I do remember my mother reading to me at bedtime - Lear, A. A. Milne, Dr. Seuss, and the like - which has obviously left a huge impression. My father also used to make up stories for me at night time. Is that where my desire to create stems from? I know those moments spent together were very special and, although other childhood events have faded from memory, these remain strongly imprinted.

I was wondering how that question might be answered be someone who doesn’t have children of their own. Your answer was delightful and insightful. Lucky for you, you have children all over the world!

Question THREE: How might teachers use your book in the classroom?

Mrs. MacCready eats and eats and eats. It’s a modern day cautionary tale I suppose, though that didn’t cross my mind when I was writing it. It just appeared as a silly rhyme on the page!

I’ve been in several schools and worked with different age groups. The most obvious theme is food and eating well. It fits in to topics on health and well being for younger pupils.

I’ve also used it as a starting point for rhyme and poetry. The verses are similar to a limerick, which children always love to try and create for themselves.

I can imagine a classroom full of children writing healthy food limericks. What fun!

Question FOUR:  What was your road to publication like?
a)   How many revisions did your manuscript undergo, if you kept count? A couple of words and phrases had to be changed, but otherwise the manuscript is pretty much as it was when I first wrote it down!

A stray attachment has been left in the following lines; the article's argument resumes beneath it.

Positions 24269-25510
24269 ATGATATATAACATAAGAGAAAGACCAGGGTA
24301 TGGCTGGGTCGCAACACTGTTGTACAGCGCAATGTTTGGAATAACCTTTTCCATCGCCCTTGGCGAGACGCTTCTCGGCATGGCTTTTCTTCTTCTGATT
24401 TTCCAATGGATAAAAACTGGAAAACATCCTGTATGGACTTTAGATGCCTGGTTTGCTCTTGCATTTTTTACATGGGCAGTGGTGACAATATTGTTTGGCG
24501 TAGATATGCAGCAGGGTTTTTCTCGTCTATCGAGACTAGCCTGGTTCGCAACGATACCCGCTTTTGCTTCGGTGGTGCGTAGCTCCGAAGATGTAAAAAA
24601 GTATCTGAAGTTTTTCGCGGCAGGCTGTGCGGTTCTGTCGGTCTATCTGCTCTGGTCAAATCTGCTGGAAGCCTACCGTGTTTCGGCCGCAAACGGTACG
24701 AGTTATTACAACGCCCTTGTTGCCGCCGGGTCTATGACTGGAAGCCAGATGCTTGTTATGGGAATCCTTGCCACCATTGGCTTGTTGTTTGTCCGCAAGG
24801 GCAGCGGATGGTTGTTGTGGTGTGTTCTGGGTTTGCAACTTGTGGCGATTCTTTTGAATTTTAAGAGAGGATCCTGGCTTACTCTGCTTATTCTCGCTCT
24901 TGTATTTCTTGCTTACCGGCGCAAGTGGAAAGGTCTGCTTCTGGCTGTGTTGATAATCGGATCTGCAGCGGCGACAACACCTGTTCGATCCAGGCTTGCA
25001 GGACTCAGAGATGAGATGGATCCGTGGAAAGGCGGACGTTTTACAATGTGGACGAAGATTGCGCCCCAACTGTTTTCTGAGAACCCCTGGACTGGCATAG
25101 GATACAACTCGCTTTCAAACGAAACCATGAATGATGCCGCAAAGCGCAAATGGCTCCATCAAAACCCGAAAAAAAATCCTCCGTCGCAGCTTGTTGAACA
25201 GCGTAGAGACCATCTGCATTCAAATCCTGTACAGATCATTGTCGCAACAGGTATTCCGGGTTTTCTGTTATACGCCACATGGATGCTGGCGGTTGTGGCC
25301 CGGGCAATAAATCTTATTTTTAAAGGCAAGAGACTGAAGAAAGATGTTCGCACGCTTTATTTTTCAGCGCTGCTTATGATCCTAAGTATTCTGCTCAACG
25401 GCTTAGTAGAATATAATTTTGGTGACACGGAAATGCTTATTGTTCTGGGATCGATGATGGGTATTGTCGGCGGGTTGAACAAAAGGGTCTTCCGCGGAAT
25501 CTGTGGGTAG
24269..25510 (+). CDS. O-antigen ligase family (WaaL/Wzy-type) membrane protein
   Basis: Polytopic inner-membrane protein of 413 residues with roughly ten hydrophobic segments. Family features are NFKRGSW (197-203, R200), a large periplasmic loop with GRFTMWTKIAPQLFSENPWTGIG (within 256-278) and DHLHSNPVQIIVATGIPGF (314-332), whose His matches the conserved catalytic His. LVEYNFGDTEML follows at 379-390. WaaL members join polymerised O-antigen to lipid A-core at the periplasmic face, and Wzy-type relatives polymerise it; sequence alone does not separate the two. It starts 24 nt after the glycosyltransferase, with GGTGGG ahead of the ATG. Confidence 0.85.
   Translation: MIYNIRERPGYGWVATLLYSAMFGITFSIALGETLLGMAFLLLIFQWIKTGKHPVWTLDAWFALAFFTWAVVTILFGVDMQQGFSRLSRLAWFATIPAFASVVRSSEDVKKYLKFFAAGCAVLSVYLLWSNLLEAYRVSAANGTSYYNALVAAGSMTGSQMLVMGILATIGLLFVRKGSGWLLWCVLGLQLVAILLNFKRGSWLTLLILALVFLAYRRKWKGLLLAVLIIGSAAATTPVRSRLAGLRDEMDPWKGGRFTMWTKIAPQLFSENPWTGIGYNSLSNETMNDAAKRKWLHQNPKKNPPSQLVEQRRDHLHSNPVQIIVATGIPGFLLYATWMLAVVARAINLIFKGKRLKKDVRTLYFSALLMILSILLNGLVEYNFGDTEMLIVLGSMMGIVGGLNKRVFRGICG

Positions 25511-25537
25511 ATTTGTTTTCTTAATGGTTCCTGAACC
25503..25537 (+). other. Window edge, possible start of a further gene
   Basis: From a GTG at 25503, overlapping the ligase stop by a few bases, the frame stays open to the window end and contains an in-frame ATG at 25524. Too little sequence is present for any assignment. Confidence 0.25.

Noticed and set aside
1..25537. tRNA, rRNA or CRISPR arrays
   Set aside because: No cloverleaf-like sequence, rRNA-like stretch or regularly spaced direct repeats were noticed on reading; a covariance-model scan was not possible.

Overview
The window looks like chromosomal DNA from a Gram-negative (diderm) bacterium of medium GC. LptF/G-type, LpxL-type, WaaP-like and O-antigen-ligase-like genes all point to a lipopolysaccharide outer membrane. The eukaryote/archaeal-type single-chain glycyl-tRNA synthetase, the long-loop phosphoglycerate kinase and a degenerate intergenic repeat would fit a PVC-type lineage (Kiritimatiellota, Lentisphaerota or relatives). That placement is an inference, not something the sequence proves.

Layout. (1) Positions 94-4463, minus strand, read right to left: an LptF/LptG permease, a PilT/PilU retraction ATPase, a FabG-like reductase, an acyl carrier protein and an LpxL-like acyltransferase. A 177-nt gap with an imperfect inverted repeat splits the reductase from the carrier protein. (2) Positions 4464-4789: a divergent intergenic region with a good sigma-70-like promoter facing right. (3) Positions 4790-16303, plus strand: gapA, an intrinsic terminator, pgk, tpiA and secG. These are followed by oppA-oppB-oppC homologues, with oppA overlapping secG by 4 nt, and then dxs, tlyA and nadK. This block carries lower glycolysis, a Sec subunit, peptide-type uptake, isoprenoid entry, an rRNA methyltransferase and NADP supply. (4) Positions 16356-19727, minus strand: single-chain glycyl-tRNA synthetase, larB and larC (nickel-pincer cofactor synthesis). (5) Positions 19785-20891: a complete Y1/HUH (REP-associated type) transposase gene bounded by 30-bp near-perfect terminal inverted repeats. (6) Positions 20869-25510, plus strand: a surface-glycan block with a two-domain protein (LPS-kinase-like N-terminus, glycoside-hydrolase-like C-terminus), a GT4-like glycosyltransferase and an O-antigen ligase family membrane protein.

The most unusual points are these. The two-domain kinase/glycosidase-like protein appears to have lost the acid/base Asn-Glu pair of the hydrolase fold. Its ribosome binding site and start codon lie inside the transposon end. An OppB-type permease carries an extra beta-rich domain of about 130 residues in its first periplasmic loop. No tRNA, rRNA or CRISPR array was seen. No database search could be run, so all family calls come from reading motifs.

b)   What kind of illustrator notes did you use, if any? None! I had no idea about picture books when I submitted and honestly thought I’d really written a children’s poem. My writing class tutor and fellow members were the ones who said I should send it off to publishers because they saw it as a picture book.  I was lucky in that I had a free say in what I did and didn’t like about the illustrations once we got the first sketches. There was hardly anything I thought should change though. Jona did a fantastic job of bringing Mrs. M to life!
c)   Do you have an agent? No. I am beginning to look now, as I have a middle grade manuscript almost ready for submission. Maverick is a fantastic publisher to work with and they have asked me for a mini-series about different characters who live in the town of Hamilton Shady.
d)   How many publishers/agents did you submit to before getting an acceptance letter? Maverick was only the second publisher I tried. I could not believe it when they contacted to say they wanted to meet me! It all happened so quickly, it was surreal. It wasn’t until I spotted my book on the local library shelves that I really accepted the copies on the bookstore shelves were official and hadn’t just been planted there!